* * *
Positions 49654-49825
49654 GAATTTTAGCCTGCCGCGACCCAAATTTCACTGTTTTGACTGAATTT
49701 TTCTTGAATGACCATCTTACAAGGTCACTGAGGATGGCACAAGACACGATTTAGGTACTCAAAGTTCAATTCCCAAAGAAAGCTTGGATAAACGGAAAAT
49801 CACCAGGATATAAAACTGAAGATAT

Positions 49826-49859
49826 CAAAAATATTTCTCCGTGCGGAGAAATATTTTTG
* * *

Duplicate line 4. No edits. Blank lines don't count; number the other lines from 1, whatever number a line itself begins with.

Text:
49801 CACCAGGATATAAAACTGAAGATAT